• 61.
    Dalfi, Reza Salam
    et al.
    KTH, School of Engineering Sciences (SCI), Mathematics (Dept.), Mathematics (Div.).
    Mattar, Noel
    KTH, School of Engineering Sciences (SCI), Mathematics (Dept.), Mathematics (Div.).
    Evaluation of portfolio optimization methods on decentralized assets and hybridized portfolios2022Independent thesis Advanced level (degree of Master (Two Years)), 20 credits / 30 HE creditsStudent thesis
    Abstract [en]

    The market for decentralised financial instruments, more commonly known as cryptocurrencies, has gained momentum over the past recent years and the application areas are many. Modern portfolio theory has for years demonstrated its applicability to traditional assets, such as equities and other instruments, but to some extent omitted the application of mathematical portfolio theory with respect for cryptocurrencies. This master's thesis aims to evaluate both traditional and DeFi assets from a modern optimization perspective. The focus area includes whichallocation structures that minimize the risk-adjusted return. The optimizations strategies are based on the risk measures, standard deviation, Conditional Value at Risk and First linear partial moment. The method has its structure in different scenarios where the outcome is optimized for traditional assets, DeFi assets and a hybrid set of these.

    The input data for the optimization methodology is based on weekly and adjusted price data for the assets. The output variables are weight-distribution, risk levels, return, maximum drawdown and graphic visualizations.

    Our results show that there is a value in incorporating parts of assets from the decentralized financial world in a portfolio provided that the risk-adjusted ratio increases through but through both higher returns and higher potential risk. These results are based on incorporation of certain parts of the new landscape where more established assets such as Bitcoin, Ethereum etc. have proven to perform well while other assets that are less traded shows a significantly worse result relative to risk.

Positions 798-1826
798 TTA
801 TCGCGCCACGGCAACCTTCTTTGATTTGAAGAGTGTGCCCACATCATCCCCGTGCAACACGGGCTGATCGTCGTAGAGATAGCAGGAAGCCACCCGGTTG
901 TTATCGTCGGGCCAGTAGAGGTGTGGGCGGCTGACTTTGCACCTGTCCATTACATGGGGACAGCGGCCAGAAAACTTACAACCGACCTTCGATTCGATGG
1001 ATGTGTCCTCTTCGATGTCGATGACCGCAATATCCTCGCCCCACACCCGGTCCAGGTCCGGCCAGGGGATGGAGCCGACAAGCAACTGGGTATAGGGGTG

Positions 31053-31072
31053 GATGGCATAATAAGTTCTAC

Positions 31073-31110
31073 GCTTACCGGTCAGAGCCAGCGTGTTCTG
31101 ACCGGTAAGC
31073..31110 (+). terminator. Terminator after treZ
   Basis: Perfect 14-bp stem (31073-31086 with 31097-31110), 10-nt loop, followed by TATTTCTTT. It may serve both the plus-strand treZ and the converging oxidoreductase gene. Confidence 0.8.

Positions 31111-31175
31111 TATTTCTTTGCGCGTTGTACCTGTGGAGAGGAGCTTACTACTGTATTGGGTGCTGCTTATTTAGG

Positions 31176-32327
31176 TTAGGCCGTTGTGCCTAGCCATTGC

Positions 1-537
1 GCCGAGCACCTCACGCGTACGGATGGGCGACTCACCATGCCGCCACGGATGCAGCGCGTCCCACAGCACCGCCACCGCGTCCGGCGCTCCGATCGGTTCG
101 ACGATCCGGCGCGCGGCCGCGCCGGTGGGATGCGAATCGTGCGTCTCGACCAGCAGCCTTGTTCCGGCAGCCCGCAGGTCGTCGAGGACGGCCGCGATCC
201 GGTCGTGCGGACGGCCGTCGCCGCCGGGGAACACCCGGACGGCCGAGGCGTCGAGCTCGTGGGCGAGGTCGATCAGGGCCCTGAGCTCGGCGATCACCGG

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  • 62.
    Danielson, Oscar
    et al.
    KTH, School of Engineering Sciences (SCI), Mathematics (Dept.), Mathematics (Div.).
    Hagéus, Tom
    KTH, School of Engineering Sciences (SCI), Mathematics (Dept.), Mathematics (Div.).
    Optimal Capital Structures under the Vasicek Stochastic Interest Rate Model2023Independent thesis Advanced level (degree of Master (Two Years)), 20 credits / 30 HE creditsStudent thesis
    Abstract [en]

    This study applies the Vasicek stochastic interest rate model in order to determine optimal capital structures for listed firms. A Swedish interest rate data set is used to estimate Vasicek model parameter that are reliable and independent of initial start values. These interest rate parameters are then used in a capital structure model which is evaluated through a sensitivity analysis and a firm-specific analysis which is applied to listed Swedish firms. The tax benefits of debt must be balanced against transaction costs and bankruptcy costs when determining optimal leverage ratio and optimal debt maturity. The results imply that firms should primarily focus on the long-term mean parameter of the interest rate process, the volatility of its firm value, the transaction cost of issuing debt and the effective corporate tax rate when choosing a capital structure. The capital structure model is well-founded in previous research and yields results which align with empirical data quite well. The conclusions of this study has implications for corporate finance, as the Vasicek model provides a better understanding of the stochastic nature of interest rates and its influence in determining optimal capital structures.

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  • 63.
    Darke, Felix
    KTH, School of Engineering Sciences (SCI), Mathematics (Dept.), Mathematics (Div.).
    Interpretable Machine Learning for Insurance Risk Pricing2023Independent thesis Advanced level (degree of Master (Two Years)), 20 credits / 30 HE creditsStudent thesis
    Abstract [en]